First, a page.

Vatican bank profits collapse after clean-up

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The Vatican's secretive bank has reported a huge decline in profits and blocked thousands of accounts following an annus horribilis for the institution, marred by allegations of corruption and money laundering.

The bank, formally called Institute for Religious Works (IOR), said its net profit in 2013 fell to 2.9 million euros (£2.3m) from 86.6 million euros (£68.8) in 2012.

The decline in profits was mostly due to a 14.4 million euros loss attributed to what it described as a ''donation" of securities to a Holy See foundation, a series of write-downs and the fluctuation in the value of the bank's gold reserves.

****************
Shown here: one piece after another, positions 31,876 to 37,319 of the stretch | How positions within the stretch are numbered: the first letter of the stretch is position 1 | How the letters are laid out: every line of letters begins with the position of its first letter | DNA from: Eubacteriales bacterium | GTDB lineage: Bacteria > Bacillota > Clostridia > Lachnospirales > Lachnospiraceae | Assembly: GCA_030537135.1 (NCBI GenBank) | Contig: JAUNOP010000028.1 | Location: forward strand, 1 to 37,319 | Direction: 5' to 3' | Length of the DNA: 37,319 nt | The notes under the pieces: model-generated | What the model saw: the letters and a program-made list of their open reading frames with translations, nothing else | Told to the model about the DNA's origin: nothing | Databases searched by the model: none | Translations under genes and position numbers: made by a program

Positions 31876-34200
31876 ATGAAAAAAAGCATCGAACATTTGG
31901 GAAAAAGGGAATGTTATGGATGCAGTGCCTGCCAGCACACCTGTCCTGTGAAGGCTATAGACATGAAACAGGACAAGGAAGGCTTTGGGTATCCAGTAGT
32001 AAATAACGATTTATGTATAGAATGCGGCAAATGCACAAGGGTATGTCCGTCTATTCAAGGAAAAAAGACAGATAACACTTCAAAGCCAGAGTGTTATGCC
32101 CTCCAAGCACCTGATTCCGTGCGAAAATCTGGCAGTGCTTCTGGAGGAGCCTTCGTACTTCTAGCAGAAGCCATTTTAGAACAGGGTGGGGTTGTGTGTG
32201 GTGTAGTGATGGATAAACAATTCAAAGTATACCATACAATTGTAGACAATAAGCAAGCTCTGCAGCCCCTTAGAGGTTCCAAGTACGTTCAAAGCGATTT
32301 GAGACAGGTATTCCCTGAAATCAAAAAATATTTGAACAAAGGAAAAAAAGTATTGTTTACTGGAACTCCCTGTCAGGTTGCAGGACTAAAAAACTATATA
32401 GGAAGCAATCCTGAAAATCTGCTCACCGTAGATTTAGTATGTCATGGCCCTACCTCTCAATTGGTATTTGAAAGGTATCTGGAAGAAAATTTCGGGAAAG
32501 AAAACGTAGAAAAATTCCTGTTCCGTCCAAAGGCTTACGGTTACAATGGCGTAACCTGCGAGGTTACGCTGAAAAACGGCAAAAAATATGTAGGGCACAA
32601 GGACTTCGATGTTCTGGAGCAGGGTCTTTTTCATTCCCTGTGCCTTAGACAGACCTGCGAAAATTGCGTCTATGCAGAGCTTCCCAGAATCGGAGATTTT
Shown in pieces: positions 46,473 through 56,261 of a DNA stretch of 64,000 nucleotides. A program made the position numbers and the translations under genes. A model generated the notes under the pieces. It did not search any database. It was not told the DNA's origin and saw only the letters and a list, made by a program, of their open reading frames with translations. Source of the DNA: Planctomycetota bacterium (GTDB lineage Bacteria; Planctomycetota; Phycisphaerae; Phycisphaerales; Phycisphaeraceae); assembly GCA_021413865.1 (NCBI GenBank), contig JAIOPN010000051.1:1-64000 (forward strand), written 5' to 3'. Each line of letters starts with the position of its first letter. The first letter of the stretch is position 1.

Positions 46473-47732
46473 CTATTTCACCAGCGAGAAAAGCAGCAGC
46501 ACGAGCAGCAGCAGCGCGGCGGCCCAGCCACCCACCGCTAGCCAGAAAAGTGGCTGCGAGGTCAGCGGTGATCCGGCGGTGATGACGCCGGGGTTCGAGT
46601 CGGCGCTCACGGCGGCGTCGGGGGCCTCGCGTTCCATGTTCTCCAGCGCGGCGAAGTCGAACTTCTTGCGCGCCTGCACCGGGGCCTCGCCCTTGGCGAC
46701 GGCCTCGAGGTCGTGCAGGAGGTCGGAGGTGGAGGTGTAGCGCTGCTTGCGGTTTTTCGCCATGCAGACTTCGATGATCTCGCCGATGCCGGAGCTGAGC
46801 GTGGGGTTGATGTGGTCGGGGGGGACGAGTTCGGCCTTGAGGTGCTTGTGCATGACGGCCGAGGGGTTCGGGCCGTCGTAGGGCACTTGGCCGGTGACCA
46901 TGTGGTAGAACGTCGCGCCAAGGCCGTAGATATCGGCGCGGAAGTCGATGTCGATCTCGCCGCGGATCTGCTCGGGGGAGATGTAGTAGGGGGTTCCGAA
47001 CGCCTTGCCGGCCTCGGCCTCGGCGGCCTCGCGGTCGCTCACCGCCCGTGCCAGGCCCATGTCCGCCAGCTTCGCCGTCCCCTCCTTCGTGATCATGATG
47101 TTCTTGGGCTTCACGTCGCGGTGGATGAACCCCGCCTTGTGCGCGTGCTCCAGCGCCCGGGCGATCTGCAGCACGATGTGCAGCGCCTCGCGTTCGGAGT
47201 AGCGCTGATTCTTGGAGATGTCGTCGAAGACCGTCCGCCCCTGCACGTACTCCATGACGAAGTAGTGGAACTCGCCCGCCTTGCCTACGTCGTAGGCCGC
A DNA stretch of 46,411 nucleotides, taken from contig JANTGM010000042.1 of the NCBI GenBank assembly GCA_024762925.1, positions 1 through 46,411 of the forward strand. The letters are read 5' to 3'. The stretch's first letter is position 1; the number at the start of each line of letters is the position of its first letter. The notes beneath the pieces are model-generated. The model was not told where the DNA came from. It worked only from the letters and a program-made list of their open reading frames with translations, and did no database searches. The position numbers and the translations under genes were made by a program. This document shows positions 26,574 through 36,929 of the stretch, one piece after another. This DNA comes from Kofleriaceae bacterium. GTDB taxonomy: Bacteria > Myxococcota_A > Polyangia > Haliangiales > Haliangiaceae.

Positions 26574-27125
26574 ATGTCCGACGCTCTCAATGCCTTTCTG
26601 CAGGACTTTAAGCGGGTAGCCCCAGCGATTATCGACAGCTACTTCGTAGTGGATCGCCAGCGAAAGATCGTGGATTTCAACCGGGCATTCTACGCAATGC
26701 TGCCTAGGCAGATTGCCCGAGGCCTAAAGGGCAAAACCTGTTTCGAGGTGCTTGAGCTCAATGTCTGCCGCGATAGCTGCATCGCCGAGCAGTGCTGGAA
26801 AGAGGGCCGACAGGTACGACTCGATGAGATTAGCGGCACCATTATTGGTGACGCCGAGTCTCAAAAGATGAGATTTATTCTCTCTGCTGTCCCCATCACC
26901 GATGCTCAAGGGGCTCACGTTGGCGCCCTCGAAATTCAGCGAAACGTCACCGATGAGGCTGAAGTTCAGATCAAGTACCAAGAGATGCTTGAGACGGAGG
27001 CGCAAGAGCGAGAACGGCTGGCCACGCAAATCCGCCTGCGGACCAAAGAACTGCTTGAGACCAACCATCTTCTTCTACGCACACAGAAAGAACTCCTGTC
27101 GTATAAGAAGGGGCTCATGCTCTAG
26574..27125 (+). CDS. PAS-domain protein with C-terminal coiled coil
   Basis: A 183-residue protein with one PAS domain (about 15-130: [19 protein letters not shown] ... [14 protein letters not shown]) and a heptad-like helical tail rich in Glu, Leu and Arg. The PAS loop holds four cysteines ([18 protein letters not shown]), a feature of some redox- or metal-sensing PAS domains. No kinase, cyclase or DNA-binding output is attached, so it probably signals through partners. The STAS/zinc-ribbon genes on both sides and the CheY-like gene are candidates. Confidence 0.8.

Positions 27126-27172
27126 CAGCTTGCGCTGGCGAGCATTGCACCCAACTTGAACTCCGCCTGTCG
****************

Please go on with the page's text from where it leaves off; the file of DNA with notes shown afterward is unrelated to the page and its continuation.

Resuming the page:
"This is a time of major change in the Holy See, not only for the IOR," said Cardinal-Prefect George Pell. "With the support of the Holy Father and the Council of Cardinals, we are creating simpler, more efficient structures for those serving the mission of the Catholic Church."


In a statement, the IOR said it has blocked 1,239 individual and 762 institutional client accounts and terminated around 3,000 accounts, adding that it "now focuses only on Catholic institutions, clerics, employees or former employees of the Vatican".

In recent years, the bank has come under scrutiny over allegations of corruption, money laundering and lack of transparency. Among the recent scandals, Monsignor Nunzio Scarano, a former senior Vatican accountant who had close ties to the IoR, is currently on trial accused of plotting to smuggle millions of dollars into Italy from Switzerland in order to help rich friends lower their tax bills.